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On this "news buzz" edition of River to River, Donnelle Eller of the Des Moines Register offers an update on the impact of the China trade war on agriculture and farmers, Peggy Huppert of NAMI Iowa speaks about the stigma surrounding mass shootings and mental illness and IPR's Western Iowa Reporter Katie Peikes speaks about JD Scholten's announcement to run for Iowa's 4th congressional district seat.

andrew yang
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Democrat Andrew Yang says his plan to give each American citizen $1,000 each month could help Iowans repeatedly affected by flooding to relocate.

Speaking at the Des Moines Register Political Soapbox at the Iowa State Fair Friday, the entrepreneur and presidential candidate said his plan would stimulate the economy and help create new jobs as more are lost to technological advancements.

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Democratic presidential candidate Julián Castro told state fairgoers in Des Moines Friday Congress must act in the wake of mass shootings in Texas and Ohio. Before his speech, Castro released a policy plan to “disarm hate” by combating white supremacist violence and enacting gun control measures.

An audience member asked the former San Antonio mayor and Obama cabinet official why he’s not in El Paso, following a mass shooting there last weekend.

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South Bend, Indiana Mayor Pete Buttigieg’s newest plan released Friday morning aims to expand access to healthcare in rural areas. Buttigieg is the latest in a string of Democratic presidential candidates to release policy proposals this week meant to improve rural life.

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Former Vice President Joe Biden said he has what it takes to strengthen gun laws in the country following mass shootings in Texas and Ohio last weekend. Biden told reporters at the Iowa State Fair Thursday that it violates no one’s Second Amendment right to tell people they can’t own certain weapons like an assault rifle. 

"We can get it done," Biden said. "We can get it done with background checks done. We can get it done because the public is finally at the point that it’s sick of it. It is sick of it. I’ve got it done before and I can get it done again."

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A long weekend of political speeches got underway Thursday afternoon at the Iowa State Fair, as Montana Gov. Steve Bullock delivered the first speech at the Des Moines Register’s Political Soapbox.  Candidates get 20 minutes to talk to whoever shows up to listen at a stage along the Grand Concourse.  The crowd for Bullock was pretty thick, though some attendees said they had arrived early to hear former Vice President Joe Biden, who was scheduled to speak about 20 minutes after Bullock concluded.

Some two dozen presidential candidates have been campaigning in Iowa since way before much of the rest of the country tuned in to the race. Many have been coming here for months, some for years. On the fifth episode of Caucus Land, we'll introduce them to you.


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Democratic presidential candidate and Minnesota U.S. Sen. Amy Klobuchar chose a family farm in Ankeny that nearly abuts suburban housing as the backdrop for her farm and rural policy announcement Wednesday.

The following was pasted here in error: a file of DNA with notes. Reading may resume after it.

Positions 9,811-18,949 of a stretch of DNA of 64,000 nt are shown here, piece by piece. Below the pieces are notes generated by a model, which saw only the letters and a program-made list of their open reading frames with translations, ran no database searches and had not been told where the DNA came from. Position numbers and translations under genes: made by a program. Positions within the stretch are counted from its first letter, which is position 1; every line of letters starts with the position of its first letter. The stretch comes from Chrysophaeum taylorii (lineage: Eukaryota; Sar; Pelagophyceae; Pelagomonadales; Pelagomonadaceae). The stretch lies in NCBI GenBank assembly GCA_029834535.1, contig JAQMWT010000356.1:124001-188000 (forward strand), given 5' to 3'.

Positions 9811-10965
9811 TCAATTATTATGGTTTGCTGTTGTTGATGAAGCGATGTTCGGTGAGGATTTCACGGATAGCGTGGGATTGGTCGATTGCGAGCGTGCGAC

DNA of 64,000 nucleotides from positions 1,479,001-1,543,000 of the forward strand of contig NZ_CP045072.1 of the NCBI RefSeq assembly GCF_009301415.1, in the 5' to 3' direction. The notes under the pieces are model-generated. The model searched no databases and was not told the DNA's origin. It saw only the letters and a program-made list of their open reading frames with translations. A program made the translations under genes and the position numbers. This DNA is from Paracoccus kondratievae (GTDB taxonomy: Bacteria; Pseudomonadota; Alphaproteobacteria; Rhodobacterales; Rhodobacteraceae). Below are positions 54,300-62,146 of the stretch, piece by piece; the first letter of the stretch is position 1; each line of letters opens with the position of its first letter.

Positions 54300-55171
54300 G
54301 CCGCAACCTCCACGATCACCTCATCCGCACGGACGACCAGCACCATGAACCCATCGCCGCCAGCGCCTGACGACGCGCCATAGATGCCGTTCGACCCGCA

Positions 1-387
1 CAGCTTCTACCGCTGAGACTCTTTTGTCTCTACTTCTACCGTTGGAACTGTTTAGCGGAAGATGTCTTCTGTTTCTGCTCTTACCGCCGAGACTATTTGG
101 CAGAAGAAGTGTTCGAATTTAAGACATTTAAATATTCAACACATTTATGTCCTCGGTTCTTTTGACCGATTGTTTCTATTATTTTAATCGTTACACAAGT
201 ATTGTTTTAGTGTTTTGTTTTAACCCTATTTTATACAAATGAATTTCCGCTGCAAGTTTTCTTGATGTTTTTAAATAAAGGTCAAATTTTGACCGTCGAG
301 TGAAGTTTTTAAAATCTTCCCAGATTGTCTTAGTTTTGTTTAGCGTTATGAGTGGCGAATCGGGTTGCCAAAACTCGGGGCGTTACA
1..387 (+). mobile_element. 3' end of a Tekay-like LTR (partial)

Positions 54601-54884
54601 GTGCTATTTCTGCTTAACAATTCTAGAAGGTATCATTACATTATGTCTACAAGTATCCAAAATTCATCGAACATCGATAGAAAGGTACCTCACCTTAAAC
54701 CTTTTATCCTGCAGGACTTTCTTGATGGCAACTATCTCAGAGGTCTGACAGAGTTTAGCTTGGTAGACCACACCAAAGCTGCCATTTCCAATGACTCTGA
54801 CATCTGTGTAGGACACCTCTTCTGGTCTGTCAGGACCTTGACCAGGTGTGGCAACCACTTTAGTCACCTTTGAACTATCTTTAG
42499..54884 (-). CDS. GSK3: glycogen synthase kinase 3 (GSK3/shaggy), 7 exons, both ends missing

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River to River's "Home State View" series helps us understand how the presidential candidates are viewed as leaders in the states they call home. Host Ben Kieffer interviews journalists who have spent years covering the candidates. We get the little-known details about each hopeful's history. Click the "play" button to listen.

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Presidential campaign staffers and political activists are facing off in a different kind of competition Saturday – dodgeball. While the event is a matter of Iowa caucus organizing, it’s also about friendship.

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The major parties in Iowa generally agree that the caucuses should remain first in the nation and they don't agree on much else. On the fourth episode of Caucus Land, we ask the state's party leaders how they can put aside their differences to keep Iowa first and what the 2018 midterms say about 2020.


John Pemble / IPR

River to River's "Home State View" series helps us understand how the presidential candidates are viewed as leaders in the states they call home. Host Ben Kieffer interviews journalists who have spent years covering the candidates. We get the little-known details about each hopeful's history. Click the "play" button to listen.

Kate Payne/IPR

A coalition of environmental groups wants presidential candidates to treat drinking water as a top policy priority, and is asking them to build out their positions on how to ensure access to safe and affordable water for all Americans. But some politicos are skeptical the issue can compete for voters' attention at a time when much of the conversation is focusing on universal health care, the economy and climate change.

Kate Payne/IPR

Democratic presidential candidate Kirsten Gillibrand is taking aim at fossil fuel companies in her new climate plan released Thursday. The New York senator outlined her proposal during a panel discussion at Coe College in Cedar Rapids.

During the 2016 presidential election, two seemingly impossible candidates took both major parties by storm, and American politics hasn't been the same. On the third episode of Caucus Land, Iowa gives Bernie Sanders and Donald Trump a stage and a microphone.